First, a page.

Research Papers

Real-Time Knee Adduction Moment Feedback for Gait Retraining Through Visual and Tactile Displays

[+] Author and Article Information
Jason W. Wheeler

 Sandia National Laboratories, P.O. Box 5800, Mail Stop 1010, Albuquerque, NM 87185-1010jwwheel@sandia.gov

Pete B. Shull

Department of Mechanical Engineering, Stanford University, 424 Panama Mall, Building 560, Stanford, CA 94305-4308pshull@stanford.edu

Thor F. Besier

Department of Orthopaedic Surgery, Stanford University, 341 Galvez Street, Stanford, CA 94305-4308besier@stanford.edu

J Biomech Eng 133(4), 041007 (Mar 15, 2011) (5 pages) doi:10.1115/1.4003621 History: Received June 02, 2010; Revised December 22, 2010; Posted February 09, 2011; Published March 15, 2011; Online March 15, 2011

The external knee adduction moment (KAM) measured during gait is an indicator of tibiofemoral joint osteoarthritis progression and various strategies have been proposed to lower it. Gait retraining has been shown to be an effective, noninvasive approach for lowering the KAM. We present a new gait retraining approach in which the KAM is fed back to subjects in real-time during ambulation. A study was conducted in which 16 healthy subjects learned to alter gait patterns to lower the KAM through visual or tactile (vibration) feedback. Participants converged on a comfortable gait in just a few minutes by using the feedback to iterate on various kinematic modifications. All subjects adopted altered gait patterns with lower KAM compared with normal ambulation (average reduction of 20.7%). Tactile and visual feedbacks were equally effective for real-time training, although subjects using tactile feedback took longer to converge on an acceptable gait. This study shows that real-time feedback of the KAM can greatly increase the effectiveness and efficiency of subject-specific gait retraining compared with conventional methods.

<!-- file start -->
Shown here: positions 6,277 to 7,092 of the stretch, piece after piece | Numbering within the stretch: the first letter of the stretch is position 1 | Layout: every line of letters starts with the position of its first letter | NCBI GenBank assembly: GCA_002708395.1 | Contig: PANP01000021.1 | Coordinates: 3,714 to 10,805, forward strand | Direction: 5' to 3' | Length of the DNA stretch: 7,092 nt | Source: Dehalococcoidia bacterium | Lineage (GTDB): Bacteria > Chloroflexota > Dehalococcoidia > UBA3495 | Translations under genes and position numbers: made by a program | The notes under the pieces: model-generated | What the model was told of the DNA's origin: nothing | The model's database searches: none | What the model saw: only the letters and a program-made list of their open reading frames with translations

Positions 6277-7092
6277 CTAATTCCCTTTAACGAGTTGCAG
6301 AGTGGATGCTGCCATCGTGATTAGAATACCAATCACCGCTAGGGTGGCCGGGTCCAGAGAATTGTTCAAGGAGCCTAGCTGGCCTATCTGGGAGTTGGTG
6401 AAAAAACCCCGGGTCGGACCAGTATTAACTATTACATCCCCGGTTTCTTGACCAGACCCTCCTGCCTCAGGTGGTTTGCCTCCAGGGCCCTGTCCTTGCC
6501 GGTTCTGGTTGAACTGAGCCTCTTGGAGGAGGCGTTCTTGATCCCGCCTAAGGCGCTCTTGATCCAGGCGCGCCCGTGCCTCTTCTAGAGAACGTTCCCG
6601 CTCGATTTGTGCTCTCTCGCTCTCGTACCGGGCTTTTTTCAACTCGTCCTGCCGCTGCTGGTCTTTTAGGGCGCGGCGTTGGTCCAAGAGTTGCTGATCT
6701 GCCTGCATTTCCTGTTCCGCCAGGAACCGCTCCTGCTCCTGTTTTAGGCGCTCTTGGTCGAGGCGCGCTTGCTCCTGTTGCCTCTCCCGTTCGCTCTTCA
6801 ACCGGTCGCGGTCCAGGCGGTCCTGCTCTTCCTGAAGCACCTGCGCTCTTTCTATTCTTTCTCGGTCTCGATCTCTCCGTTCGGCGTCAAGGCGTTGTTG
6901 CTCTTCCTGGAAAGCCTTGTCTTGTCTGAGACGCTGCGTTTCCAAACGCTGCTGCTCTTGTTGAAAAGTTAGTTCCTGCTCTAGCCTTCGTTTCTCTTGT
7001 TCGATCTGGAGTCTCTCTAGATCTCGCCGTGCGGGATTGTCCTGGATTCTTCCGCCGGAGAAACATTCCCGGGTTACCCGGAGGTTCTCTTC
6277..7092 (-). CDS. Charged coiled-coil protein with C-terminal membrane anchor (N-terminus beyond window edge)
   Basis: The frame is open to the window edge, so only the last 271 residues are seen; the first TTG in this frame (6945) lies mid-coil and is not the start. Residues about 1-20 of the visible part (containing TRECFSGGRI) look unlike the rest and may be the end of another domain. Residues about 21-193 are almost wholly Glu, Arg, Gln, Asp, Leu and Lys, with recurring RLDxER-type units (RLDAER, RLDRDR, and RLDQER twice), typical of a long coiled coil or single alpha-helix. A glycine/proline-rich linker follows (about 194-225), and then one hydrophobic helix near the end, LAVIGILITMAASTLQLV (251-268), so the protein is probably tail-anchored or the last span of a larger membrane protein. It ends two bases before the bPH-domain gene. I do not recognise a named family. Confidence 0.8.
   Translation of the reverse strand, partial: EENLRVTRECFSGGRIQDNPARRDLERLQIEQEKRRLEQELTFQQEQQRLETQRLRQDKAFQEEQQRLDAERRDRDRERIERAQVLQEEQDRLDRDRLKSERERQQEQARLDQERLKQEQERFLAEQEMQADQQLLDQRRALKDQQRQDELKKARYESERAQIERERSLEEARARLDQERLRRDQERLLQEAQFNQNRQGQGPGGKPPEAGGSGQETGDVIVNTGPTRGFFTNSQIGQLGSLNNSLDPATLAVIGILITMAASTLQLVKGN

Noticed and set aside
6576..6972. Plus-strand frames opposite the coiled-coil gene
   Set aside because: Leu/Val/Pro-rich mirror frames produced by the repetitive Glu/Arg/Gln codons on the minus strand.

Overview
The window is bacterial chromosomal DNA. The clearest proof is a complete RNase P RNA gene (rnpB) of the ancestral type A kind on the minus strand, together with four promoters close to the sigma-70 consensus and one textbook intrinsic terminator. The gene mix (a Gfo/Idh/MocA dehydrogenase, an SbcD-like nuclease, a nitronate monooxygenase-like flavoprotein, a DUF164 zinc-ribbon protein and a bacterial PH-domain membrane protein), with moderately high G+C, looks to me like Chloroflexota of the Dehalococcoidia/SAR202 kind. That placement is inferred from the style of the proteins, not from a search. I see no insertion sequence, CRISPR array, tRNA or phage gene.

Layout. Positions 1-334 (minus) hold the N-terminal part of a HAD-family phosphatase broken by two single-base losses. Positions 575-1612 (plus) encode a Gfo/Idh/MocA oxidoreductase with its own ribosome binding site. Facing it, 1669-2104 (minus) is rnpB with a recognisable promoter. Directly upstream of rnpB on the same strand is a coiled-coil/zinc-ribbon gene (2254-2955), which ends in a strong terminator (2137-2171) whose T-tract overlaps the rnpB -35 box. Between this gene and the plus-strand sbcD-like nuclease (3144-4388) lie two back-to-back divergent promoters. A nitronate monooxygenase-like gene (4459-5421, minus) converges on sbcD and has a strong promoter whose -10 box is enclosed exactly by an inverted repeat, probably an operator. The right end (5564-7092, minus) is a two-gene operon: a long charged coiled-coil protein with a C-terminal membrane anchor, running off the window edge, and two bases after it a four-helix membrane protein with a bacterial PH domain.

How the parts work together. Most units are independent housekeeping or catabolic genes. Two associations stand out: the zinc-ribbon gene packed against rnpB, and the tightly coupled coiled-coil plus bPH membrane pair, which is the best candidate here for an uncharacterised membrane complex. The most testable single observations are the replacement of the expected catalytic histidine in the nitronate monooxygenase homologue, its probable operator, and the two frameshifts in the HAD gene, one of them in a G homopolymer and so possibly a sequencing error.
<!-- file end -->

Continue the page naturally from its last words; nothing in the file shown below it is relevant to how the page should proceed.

Copyright © 2011 by American Society of Mechanical Engineers
Topics: Feedback , Knee , Vibration
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Grahic Jump Location
Figure 1

Experimental setup. Reflective markers on the subject’s segments enable motions to be tracked. Force plates in the treadmill gather force data. Feedback is provided with a vibration device or a visual display.

Grahic Jump Location
Figure 2

Sample of visual feedback display. The peak moment from the current step and the previous nine were displayed to the subject.

Grahic Jump Location
Figure 3

Percent reduction in the average value of the first peak knee adduction moment from baseline to altered gait trials along with the awkwardness rating for each subject. Error bars are 1 standard deviation of the mean (over ten steps).



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